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Nick Mitchell: Ethics in the Fitness Industry

I’d hate to be WBFF star “JDB” right now (if you don’t know him there’s no need to out him further…if you do, well it is all over social media right now and he is reaping what he has sowed).

This “muscle model” (I’m not taking the micky, this is really what they are called) has a superlative physique, so much so that even I was aware of his name and I really don’t follow the WBFF and any of its OTT social media legends at all. The kindest thing I can say is that it just is not aimed or marketed at someone like me.

With a great physique doesn’t always come a great brain, but there’s usually a solid work ethic. Mark that double for the Dutch South African stock that I assume he comes from. In my experience, South Africans have always been very hard workers.

It seems that the woefully misguided JDB has been caught plagiarising the work of John Meadows and selling Meadows’ programs as his own. Which isn’t just outright dishonest, but also so lazy and dumb that words fail me. It is all too easy to “get away” with ripping someone’s plan just by tweaking exercise selection. It is still very much blurring the lines of ethics, but it won’t be illegal.

I don’t really want to single one man out in an industry that is rife with this problem, but he’s the most recent high-profile incident of a combined hat trick of laziness, stupidity and dishonesty.

I know of so many cases of what we can loosely call fitness industry content theft that many of you would be shocked. The book put out by “AC” with no reference to the mounds of lifted Lyle Mcdonald work is the worst example that I have seen (AC did the same to Ian King too), but every day we now hear of some online coach/guru being caught out. I’ve suffered it as much as anybody, which is probably the reason I’m motivated to write today, and have even had the UP Personal Training website cloned no less that three times by idiots without even the brains/work ethic to paraphrase/reword me. Amazingly enough one fool down Exeter way who was caught out (because they were so stupid as to leave the name of my business within their website copy that was an amateur attempt at cloning part of our site) tries to deny it and never apologised, but these things never leave you and he will be haunted by it should he ever leave his tiny fiefdom.

I do of course also own what might be the world’s most ripped off-set of transformation photos. So ripped off in fact, that not just your common or garden trainer passes it off as his own, but even one of the most well known American “gurus”/trainers in the world. Apparently, he thought it was someone who had done his free online program off…you can make up your mind as to whether you believe that:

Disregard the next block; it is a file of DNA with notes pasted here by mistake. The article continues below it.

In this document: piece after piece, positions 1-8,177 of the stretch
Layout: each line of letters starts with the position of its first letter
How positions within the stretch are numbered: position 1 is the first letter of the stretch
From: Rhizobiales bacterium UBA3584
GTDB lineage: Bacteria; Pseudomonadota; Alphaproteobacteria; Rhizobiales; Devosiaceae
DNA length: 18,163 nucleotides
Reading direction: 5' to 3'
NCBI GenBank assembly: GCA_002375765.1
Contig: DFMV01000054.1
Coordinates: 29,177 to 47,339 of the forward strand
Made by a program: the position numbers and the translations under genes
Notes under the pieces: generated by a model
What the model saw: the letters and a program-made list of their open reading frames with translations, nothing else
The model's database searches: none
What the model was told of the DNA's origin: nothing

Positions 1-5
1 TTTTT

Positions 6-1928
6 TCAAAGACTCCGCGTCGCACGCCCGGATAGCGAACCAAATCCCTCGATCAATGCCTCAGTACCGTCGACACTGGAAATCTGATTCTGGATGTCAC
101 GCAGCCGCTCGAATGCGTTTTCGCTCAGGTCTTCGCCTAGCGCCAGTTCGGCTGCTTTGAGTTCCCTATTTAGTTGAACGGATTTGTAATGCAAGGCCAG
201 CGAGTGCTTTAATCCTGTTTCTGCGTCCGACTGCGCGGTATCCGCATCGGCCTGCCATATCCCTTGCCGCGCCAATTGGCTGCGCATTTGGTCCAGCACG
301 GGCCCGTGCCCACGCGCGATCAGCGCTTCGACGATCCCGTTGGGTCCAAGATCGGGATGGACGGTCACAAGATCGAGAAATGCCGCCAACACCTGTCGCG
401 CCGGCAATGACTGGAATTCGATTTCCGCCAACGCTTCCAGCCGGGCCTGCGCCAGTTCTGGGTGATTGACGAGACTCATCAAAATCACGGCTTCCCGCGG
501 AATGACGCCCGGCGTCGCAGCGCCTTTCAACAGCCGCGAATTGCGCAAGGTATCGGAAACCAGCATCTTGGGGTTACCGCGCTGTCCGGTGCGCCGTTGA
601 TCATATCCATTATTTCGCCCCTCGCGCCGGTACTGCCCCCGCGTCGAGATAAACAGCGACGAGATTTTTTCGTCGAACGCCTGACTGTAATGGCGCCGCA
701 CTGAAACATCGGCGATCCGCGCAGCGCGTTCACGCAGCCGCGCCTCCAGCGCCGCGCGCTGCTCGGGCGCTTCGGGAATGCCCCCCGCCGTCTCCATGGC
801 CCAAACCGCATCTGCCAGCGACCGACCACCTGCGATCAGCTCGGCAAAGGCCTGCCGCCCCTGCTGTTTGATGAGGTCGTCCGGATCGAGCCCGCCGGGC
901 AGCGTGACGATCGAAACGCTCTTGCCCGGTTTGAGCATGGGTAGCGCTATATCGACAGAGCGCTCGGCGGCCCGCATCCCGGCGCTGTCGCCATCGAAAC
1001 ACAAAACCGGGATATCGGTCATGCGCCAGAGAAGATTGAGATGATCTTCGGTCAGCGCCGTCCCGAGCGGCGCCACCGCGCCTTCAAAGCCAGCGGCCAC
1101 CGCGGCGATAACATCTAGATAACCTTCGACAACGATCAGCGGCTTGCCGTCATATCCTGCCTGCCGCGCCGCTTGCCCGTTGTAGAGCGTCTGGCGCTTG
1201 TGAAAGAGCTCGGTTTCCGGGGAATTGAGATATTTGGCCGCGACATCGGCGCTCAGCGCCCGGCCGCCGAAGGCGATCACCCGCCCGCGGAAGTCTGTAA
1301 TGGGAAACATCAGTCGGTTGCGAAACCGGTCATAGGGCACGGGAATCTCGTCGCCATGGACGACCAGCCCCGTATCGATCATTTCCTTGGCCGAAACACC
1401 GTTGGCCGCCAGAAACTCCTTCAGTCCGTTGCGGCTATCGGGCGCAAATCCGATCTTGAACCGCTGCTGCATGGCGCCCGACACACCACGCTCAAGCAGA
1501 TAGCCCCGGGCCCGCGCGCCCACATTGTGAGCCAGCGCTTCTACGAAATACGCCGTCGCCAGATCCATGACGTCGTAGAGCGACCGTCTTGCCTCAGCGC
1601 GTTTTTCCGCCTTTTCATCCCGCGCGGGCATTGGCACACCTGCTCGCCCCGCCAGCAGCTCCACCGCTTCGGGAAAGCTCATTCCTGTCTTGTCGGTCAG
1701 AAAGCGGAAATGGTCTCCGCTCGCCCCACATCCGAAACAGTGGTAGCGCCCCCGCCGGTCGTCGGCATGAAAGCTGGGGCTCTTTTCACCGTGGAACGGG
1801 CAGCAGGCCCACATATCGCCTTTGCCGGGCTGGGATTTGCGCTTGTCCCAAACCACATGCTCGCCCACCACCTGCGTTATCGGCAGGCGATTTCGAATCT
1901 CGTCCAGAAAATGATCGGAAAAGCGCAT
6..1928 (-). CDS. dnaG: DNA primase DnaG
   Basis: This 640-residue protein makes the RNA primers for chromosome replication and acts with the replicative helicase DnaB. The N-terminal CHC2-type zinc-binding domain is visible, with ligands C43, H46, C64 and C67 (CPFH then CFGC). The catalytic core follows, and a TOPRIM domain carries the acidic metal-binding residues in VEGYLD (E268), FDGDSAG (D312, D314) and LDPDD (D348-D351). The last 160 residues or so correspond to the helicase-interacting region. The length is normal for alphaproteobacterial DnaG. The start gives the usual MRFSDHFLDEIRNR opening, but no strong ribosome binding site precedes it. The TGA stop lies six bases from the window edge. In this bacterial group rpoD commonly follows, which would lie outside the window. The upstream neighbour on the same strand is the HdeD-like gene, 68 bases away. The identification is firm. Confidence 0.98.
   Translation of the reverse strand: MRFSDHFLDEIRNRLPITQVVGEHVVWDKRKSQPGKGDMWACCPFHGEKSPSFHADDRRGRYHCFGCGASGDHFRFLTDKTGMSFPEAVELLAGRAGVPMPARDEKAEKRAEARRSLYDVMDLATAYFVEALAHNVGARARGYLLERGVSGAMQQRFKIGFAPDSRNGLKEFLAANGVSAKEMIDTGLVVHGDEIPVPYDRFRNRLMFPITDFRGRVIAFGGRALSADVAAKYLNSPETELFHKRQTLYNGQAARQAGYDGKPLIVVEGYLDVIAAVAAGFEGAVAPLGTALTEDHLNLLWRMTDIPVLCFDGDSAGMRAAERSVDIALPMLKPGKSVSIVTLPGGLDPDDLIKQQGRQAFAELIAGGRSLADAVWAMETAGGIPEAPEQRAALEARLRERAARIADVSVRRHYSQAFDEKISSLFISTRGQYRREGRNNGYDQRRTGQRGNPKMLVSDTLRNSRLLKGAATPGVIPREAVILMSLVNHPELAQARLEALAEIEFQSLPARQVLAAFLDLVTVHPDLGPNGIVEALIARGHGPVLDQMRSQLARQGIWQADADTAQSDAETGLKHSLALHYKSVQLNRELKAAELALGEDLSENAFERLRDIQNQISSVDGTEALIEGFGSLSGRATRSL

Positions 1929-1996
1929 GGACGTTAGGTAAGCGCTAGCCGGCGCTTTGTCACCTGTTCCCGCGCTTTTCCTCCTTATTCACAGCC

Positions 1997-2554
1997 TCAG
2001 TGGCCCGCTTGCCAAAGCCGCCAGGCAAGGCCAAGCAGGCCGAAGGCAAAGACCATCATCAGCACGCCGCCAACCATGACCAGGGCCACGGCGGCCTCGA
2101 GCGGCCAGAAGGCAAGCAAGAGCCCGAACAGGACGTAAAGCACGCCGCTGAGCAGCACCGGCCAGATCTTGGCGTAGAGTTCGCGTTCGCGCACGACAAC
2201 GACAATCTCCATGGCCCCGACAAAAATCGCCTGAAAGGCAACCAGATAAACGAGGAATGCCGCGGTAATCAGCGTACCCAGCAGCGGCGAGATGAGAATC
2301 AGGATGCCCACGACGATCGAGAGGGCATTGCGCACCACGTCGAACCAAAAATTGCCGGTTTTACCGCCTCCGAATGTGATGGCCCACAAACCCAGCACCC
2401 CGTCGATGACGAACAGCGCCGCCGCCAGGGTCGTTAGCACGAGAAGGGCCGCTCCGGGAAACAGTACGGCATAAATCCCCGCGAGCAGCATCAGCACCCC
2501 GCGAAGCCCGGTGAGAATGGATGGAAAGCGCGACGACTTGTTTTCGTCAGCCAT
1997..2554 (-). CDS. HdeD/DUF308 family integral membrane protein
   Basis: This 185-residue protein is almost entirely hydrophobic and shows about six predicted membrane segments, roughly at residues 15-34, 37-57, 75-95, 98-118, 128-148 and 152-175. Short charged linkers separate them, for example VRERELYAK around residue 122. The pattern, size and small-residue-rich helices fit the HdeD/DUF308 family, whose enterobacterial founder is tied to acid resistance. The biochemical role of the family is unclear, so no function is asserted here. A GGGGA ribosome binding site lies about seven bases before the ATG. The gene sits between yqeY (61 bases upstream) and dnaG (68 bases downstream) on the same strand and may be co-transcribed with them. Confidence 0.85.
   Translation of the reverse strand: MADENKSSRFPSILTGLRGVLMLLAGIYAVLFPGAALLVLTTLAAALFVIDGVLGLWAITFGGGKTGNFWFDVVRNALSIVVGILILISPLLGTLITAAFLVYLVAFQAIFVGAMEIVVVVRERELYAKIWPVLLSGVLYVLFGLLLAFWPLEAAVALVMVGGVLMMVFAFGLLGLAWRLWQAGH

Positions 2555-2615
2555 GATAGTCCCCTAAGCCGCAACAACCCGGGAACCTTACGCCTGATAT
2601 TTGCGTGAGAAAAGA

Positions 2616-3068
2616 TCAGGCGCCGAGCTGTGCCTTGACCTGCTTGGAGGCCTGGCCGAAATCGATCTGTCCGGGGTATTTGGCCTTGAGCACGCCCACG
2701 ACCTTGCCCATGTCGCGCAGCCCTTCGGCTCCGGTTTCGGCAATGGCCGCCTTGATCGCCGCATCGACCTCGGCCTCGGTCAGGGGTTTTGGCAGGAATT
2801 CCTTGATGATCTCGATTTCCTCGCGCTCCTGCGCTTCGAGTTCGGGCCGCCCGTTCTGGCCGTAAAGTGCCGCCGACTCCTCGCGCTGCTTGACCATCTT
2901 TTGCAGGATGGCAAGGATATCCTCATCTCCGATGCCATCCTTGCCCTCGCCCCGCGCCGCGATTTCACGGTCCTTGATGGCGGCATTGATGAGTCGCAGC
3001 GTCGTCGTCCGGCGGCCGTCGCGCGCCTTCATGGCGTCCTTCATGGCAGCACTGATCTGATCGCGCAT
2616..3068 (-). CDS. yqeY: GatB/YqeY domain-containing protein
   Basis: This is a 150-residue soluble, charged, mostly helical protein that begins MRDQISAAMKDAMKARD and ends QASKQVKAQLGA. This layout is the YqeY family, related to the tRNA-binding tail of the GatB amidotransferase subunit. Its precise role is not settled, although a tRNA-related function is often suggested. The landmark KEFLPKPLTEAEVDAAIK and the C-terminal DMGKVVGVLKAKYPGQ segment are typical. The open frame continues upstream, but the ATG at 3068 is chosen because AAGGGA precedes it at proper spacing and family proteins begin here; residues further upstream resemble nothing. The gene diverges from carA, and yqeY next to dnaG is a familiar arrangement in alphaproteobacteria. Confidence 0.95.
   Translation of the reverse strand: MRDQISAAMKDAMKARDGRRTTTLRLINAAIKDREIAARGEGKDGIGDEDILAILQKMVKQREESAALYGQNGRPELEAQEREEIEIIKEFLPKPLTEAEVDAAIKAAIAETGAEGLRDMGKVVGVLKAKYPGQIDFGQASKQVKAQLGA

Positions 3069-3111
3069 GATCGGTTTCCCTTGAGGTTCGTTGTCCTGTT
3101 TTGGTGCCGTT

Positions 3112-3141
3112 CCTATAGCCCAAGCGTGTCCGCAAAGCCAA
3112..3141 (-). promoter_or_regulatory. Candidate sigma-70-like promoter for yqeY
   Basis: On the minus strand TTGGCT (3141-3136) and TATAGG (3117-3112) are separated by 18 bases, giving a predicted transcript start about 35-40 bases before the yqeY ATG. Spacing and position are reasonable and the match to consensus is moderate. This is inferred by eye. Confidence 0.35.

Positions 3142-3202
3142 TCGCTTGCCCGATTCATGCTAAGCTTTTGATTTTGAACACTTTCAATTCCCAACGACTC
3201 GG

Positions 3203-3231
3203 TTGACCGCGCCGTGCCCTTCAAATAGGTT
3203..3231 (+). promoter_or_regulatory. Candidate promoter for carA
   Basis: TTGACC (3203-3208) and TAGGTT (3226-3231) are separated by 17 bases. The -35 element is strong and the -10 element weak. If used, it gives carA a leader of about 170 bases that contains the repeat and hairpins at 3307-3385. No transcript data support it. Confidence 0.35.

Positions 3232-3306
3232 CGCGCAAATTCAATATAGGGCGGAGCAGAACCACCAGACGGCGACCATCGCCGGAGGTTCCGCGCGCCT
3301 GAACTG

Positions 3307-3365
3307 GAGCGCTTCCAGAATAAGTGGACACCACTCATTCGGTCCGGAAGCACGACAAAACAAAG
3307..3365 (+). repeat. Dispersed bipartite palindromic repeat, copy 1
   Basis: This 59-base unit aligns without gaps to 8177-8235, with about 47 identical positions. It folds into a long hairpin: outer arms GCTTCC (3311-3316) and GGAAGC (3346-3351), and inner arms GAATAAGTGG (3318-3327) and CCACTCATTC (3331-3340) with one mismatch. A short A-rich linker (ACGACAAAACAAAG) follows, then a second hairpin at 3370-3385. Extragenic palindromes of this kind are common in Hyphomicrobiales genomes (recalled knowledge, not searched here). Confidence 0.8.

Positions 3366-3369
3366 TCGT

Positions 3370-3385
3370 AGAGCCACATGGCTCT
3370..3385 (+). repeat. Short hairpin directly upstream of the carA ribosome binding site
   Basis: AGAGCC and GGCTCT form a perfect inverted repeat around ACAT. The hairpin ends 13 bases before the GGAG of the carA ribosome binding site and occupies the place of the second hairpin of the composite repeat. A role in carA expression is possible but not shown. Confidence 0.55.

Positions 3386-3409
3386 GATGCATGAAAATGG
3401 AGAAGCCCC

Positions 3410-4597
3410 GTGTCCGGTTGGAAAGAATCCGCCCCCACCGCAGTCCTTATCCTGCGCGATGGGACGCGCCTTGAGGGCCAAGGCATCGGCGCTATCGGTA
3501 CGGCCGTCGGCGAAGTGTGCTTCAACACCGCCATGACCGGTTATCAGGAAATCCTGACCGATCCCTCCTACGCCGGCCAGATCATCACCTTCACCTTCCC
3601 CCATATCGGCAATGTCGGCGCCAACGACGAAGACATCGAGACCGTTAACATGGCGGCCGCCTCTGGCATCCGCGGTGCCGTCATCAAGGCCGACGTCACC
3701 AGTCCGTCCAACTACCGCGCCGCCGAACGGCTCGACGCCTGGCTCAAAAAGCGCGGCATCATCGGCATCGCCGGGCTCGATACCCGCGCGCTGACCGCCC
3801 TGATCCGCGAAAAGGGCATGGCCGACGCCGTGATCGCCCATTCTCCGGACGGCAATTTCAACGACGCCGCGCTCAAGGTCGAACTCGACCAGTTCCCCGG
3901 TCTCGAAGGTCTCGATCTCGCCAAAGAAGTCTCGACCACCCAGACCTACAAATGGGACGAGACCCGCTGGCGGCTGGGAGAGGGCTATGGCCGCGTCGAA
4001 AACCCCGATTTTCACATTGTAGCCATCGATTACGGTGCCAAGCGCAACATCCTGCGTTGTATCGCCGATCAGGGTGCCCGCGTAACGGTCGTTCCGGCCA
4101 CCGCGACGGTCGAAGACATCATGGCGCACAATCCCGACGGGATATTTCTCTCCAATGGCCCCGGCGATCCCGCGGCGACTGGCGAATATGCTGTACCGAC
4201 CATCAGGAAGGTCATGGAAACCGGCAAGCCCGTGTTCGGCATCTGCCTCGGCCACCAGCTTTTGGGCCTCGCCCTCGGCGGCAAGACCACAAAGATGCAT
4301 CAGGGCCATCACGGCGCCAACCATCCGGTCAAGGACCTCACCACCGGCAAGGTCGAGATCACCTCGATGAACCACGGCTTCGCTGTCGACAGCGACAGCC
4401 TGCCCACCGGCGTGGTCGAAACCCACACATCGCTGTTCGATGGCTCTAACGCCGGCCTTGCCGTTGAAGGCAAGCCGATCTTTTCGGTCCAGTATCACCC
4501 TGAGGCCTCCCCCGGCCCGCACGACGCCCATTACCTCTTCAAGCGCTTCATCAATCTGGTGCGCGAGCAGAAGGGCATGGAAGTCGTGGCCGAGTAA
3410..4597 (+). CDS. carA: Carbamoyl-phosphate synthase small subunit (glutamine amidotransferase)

Glenn 15 UP

This result apparently slipped through the net and was assumed to be just one of many a trainer achieved via his free online program…”things that make you go hmm about current ethics in the fitness industry…”

Ethics in the fitness industry: what’s the moral of the story here?

1. Do your research before parting with any money, and trust those with real life, bricks and mortar businesses more than those who can hide behind the smoke and mirrors of the internet. This, of course is no guarantee of quality but I’d argue that it helps.

2. The fitness industry is still a relatively small world and online reputations can be lost in a second. So tread carefully and remember that emulating and being inspired by someone’s work (which we all have done) is a world away from the dishonesty of passing off another’s work as your own.

If you think a plan/article/program that you have written owes homage to one man then pay that homage and credit them. You’ll be doing yourself a favour because reference to a third party/credible source will make you look like you’ve done your homework, you’ll be paying it back to the person who inspired you (who may see your reference and be grateful – always a good thing in business), and you’ll have the satisfaction of being an honest and decent person.  Something that seems to be sorely lacking in the current “every man for himself” environment of the fitness industry.

It is time for a change!

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